From elaborate rituals to planners, products and kits, there’s no shortage of tools and advice on how to prioritise wellbeing. But perhaps I’m not alone in dutifully clearing space in my schedule for downtime only to lie in the bath fretting about all the life admin I have to do, the entire experience turning lukewarm before the water.
Many of us struggle with the never-ending nature of our to-do lists, explains Elizabeth Emens, author of The Art of Life Admin and a New York-based professor of law at Columbia University. “A large part of why we feel overwhelmed is that life admin is endless and invisible,” she says. “We all have different types of admin that might not be recognisable to someone else – so they don't know what we are doing or that it is overwhelming.”
But in recent years, a cluster of Australian universities have been helping students tackle this issue through dedicated Get Your Life In Order (GYLIO) practices. Essentially, GYLIO is about bundling tasks into a single morning, day or week in order to clear your mind; learning to prioritise and find focus so that you can enjoy guilt-free downtime.
Get back on track
The University of Melbourne has run a GYLIO week once every semester for at least a decade. It usually takes place around the middle of the semester in week five or six, and while the academic programme continues, the extensive social and partying schedule is paused to help students shift their priorities.
Limiting your GYLIO to an hour at a time can make an overwhelming number of tasks more manageable and approachable (Credit: Getty Images)
Dr Sally Dalton-Brown, dean of the university’s Queen’s College, says GYLIO is needed because students face more distractions. “Given the many stimuli of life today, with students who are juggling the many opportunities colleges offer across all the areas from sport and culture to volunteering and leadership, having a week to ‘take a breath’ and get things done is essential,” she says.
The intention is to provide opportunities for rest and reflection rather than impart specific life skills. Students are encouraged to devise their own GYLIO to-do lists for the week, but it's not just about paying bills and doing laundry – they attend events ranging from yoga classes and succulent planting to wellbeing lectures.
During a GYLIO week in August last year, current Queen’s College resident and student president Henri Currie, 19, created a schedule and task list to use the time to get back on track in classes where she had fallen behind.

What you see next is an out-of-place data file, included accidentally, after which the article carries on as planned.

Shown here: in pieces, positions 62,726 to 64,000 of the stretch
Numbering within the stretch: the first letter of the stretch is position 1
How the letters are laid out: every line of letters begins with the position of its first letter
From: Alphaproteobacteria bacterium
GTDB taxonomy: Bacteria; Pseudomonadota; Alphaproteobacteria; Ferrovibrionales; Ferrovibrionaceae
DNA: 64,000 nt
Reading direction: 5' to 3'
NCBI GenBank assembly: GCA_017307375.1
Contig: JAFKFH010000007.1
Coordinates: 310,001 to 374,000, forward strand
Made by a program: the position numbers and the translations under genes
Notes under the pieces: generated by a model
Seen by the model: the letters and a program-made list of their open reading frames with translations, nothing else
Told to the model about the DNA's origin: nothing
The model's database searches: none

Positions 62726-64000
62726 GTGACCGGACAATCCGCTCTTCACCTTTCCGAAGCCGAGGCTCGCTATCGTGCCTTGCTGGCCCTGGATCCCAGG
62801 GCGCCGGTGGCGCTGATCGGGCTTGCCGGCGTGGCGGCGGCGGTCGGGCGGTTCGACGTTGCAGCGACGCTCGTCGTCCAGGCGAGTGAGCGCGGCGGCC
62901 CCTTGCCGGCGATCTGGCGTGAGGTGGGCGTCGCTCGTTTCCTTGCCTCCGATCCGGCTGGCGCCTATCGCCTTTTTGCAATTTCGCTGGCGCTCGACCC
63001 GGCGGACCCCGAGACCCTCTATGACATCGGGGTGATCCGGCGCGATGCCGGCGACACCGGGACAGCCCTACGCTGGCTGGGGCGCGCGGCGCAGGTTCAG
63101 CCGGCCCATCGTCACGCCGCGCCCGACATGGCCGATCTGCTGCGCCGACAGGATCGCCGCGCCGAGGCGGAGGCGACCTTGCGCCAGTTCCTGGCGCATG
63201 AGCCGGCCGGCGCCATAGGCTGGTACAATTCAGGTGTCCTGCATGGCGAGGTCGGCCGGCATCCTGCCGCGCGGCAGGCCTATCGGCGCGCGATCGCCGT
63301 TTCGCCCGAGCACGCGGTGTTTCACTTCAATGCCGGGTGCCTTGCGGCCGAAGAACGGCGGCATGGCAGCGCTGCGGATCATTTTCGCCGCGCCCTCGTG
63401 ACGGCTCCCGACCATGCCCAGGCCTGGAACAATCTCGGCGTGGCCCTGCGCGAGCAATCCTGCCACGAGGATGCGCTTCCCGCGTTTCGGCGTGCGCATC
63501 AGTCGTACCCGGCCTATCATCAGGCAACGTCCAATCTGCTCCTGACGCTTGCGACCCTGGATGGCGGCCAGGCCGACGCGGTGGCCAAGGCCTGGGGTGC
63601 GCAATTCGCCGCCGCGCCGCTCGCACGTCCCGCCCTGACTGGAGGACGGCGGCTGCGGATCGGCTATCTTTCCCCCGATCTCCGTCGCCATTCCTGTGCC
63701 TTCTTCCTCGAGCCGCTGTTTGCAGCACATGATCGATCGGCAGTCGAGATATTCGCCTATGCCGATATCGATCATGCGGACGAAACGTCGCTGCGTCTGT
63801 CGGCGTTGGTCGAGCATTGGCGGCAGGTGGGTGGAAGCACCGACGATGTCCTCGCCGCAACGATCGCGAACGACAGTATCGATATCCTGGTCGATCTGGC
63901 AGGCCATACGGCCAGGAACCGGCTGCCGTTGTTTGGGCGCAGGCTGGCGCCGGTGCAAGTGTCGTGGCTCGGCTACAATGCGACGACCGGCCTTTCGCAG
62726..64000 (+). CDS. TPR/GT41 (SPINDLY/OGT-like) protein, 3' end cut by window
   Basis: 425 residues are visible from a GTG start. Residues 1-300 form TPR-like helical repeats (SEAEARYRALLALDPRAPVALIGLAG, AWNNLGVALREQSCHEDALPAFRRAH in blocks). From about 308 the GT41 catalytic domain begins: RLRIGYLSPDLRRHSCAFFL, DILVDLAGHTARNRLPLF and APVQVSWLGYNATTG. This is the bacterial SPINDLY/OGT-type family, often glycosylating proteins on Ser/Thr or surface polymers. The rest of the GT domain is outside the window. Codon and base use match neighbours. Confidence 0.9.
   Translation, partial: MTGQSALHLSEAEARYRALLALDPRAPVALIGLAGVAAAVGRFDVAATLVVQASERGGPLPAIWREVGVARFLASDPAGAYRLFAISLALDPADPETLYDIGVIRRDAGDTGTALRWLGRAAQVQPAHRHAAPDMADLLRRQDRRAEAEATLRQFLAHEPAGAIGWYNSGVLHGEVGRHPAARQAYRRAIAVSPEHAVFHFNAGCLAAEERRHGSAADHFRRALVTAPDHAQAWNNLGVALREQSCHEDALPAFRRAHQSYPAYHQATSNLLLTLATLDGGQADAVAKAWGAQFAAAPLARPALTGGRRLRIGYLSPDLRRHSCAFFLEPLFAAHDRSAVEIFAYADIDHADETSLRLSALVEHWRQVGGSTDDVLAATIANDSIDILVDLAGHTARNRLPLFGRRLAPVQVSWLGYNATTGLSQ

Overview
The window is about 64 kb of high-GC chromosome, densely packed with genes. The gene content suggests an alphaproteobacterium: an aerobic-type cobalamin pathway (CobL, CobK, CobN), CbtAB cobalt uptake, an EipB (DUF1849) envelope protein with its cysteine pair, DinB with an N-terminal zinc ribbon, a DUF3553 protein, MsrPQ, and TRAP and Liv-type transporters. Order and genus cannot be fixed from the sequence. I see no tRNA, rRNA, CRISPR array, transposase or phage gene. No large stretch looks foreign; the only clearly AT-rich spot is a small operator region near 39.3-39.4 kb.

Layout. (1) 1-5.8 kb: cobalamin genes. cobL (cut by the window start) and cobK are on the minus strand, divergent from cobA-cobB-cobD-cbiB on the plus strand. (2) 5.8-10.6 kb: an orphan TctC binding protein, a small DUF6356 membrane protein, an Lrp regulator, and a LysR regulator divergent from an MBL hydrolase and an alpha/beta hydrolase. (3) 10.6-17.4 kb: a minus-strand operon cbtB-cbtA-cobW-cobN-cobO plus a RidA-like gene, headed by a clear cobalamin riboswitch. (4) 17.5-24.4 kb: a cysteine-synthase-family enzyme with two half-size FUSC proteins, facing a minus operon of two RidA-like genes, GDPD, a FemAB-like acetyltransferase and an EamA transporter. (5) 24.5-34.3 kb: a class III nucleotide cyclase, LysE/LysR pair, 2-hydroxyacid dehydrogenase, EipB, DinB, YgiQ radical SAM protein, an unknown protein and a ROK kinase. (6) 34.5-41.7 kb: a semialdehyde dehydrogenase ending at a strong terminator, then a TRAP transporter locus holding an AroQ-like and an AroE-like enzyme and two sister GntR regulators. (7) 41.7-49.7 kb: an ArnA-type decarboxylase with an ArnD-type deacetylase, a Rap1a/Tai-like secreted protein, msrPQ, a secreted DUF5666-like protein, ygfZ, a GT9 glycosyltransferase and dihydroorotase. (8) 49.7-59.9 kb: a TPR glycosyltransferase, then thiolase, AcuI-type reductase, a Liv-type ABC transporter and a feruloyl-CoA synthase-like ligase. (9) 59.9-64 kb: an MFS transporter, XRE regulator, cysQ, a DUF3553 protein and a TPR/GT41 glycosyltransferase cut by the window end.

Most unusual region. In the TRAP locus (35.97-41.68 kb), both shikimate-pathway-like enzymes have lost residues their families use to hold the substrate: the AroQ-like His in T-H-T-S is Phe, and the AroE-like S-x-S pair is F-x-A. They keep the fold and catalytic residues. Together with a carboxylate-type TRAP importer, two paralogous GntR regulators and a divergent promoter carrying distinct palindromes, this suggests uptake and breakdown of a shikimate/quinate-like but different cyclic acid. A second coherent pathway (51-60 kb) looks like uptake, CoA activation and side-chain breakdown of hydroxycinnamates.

“The list included updating my study notes and getting started on upcoming assignments. I also got my exercise regime back, including runs with my friends. To relax, I took some time to see a movie, call my family and chat with friends,” says Currie. She thinks GYLIO is a great way to refocus. “Even just giving it a title seems to spur students into motion and eliminate excuses,” she says. “I think it really is what you make it – no one will force you to do self-care stuff.”
If you have attention residue, you are basically operating with part of your cognitive resources being busy, and that can have a wide range of impacts – Sophie Leroy
For some, what started out as a week off the booze and time to reset at college has continued into working life. Now communications manager Celeste Bolte, who attended St Mary’s College at the University of Melbourne from 2012 to 2013, can spot when it’s time for GYLIO. “When parts of my life that I'm usually on top of begin to falter, say for example clothes on the floor in my bedroom, I know I need a day to sort my space out and attend to the little things,” she says.
For Bolte, 27, saving up her life admin for a weekend morning is a joyful way to reduce the mental load. “I take a lot of pleasure in GYLIO, and setting a morning aside to clean the house, do the washing, cook some food, go for a run, get my banking sorted and life on track – and then have free time to go and enjoy myself without feeling like there are these things in the back of my head that you constantly need to do.”
Focusing on one task at a time until completion helps reduce what Sophie Leroy, associate professor of management at the University of Washington, calls “attention residue”; the way that having multiple tasks and obligations on our mind splits our attention in a way that reduces overall performance.
“If you have attention residue, you are basically operating with part of your cognitive resources being busy, and that can have a wide range of impacts – you might not be as efficient in your work, you might not be as good a listener, you may get overwhelmed more easily, you might make errors, or struggle with decisions and your ability to process information.”